49 thoughts on “RC Battlefield 1

  • July 31, 2017 at 11:23 pm
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    for the blimb you guys should have put balloons inside and filled them with helium and then when your done you pump out the heleum or just shoot it

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  • July 31, 2017 at 11:23 pm
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    When he said "Oh the humanity" it was a reference to that zeppelin i forgot the name of

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  • July 31, 2017 at 11:23 pm
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    WHY NOT USE HELIUM TO ACHIEVE NEUTRAL BUOYANCY FIRST AND USE MOTORS TO STEER ONLY?

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  • July 31, 2017 at 11:23 pm
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    WHY DID THEY PLAY KAZOO MUSIC? OVER 9 MILLION SOLDIERS, SAILORS, MARINES, AND PILOTS DIED IN THE FIRST WORLD WAR.

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  • July 31, 2017 at 11:23 pm
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    should have put long Helium balloon(s) in side the Zeppelin improves its ability to fly reducing it's weight or go traditional Hydrogen just my 2 cents

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  • July 31, 2017 at 11:23 pm
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    Remake it with more weight making it easier to handle or just remove 2 or 4 propellers if needed.

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  • July 31, 2017 at 11:23 pm
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    there's enough room in that Battlefield 1 blimp drone to make a DIY analog gyroscope just look it up

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  • July 31, 2017 at 11:23 pm
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    If you like planes, why not play War Thunder? You can use both planes AND tanks!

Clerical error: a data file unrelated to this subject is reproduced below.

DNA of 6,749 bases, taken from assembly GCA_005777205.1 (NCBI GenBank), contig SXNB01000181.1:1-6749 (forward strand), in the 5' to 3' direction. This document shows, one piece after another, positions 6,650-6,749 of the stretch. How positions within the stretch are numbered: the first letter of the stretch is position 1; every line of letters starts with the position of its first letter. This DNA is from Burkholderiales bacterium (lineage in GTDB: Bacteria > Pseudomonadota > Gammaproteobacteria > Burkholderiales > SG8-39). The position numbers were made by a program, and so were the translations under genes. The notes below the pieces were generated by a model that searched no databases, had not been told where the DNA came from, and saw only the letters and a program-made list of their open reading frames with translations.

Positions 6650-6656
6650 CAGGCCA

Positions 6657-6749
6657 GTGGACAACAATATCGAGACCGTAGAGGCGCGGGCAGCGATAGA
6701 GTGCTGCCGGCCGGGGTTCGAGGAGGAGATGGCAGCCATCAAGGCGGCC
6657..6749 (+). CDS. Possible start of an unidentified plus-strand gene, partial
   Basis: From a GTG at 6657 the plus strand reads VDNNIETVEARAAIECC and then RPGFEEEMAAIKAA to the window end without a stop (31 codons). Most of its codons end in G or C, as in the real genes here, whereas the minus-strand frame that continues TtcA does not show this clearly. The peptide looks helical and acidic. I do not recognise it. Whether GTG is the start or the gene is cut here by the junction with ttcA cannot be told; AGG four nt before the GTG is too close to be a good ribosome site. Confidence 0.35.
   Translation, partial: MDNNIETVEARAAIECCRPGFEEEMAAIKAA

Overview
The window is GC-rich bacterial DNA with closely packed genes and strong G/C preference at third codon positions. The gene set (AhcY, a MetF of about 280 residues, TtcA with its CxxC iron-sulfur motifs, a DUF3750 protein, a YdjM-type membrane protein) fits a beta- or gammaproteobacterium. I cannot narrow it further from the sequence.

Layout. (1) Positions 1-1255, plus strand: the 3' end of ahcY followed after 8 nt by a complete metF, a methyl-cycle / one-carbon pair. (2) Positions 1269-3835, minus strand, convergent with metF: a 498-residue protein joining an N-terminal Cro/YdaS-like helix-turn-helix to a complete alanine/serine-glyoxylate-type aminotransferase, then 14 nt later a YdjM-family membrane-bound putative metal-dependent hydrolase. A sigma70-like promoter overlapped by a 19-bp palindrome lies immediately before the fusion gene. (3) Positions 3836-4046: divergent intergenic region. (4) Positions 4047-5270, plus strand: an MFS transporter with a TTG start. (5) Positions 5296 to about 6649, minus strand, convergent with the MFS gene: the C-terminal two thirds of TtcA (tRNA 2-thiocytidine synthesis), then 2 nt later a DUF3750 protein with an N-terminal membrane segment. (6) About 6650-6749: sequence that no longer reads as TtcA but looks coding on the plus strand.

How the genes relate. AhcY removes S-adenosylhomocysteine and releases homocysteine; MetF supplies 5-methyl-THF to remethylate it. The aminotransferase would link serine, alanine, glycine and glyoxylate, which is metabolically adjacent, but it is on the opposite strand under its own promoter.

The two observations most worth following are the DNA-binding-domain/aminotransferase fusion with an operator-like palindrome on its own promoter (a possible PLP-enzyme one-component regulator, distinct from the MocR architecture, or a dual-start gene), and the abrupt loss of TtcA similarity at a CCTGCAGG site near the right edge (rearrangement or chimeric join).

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  • July 31, 2017 at 11:23 pm
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    5/10 the zeppelin didn't turn into a flaming tornado

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  • July 31, 2017 at 11:23 pm
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    this is a completely accurate representation of the bf1 airship

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  • July 31, 2017 at 11:23 pm
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    There are "rigid" and "non-rigid" airships. "Non-rigid airships" would include things like blimps and hot-air balloons, where there is no internal supporting structure. These appear to be "deflated" when not in use; the only rigid parts are the gondola or car (or "basket" in the case of hot-air balloons). They don't carry much.

    RIGID airships, or "dirigibles" (diRIGIbles– "rigid" is partially incorporated in the name) have some sort of internal frame to support them. If they are not in use, they will continue to retain their cigar-shape look, for the most part. Some dirigibles only have an internal keel while the rest of the gas is in a partially deflate-able envelope; but the defining feature of a "Zeppelin-class" in particular is an entire internal skeleton that fully supports the outer skin, and thousands of smaller balloons, or "balloonets", are attached to the internal skeleton. If every single balloonet were deflated, you would not be able to tell since the internal frame continues to support the shape of the Zeppelin. Just about every rigid airship from before World War One until the Hindenburg was a Zeppelin type; the most ambitious Zeppelin designs were the USS Akron and USS Macon, which were US Navy flying aircraft carriers that held smaller biplanes in them.

    There are also "Aerostats" which look like dirigibles and have internal keels, but they are actually slightly heavier-then-air and rely on other means to help achieve lift: small winglets (sometimes even with helicopter rotors at the tips) or the lifting-body shape of the gas envelope when fully inflated. Aerostats right now are the cutting edge of dirigible tech at the moment and promise super cheap cargo movement.

    Sorry to be a nit-picking pedantic about it; I just dig dirigibles, especially Zeppelins.

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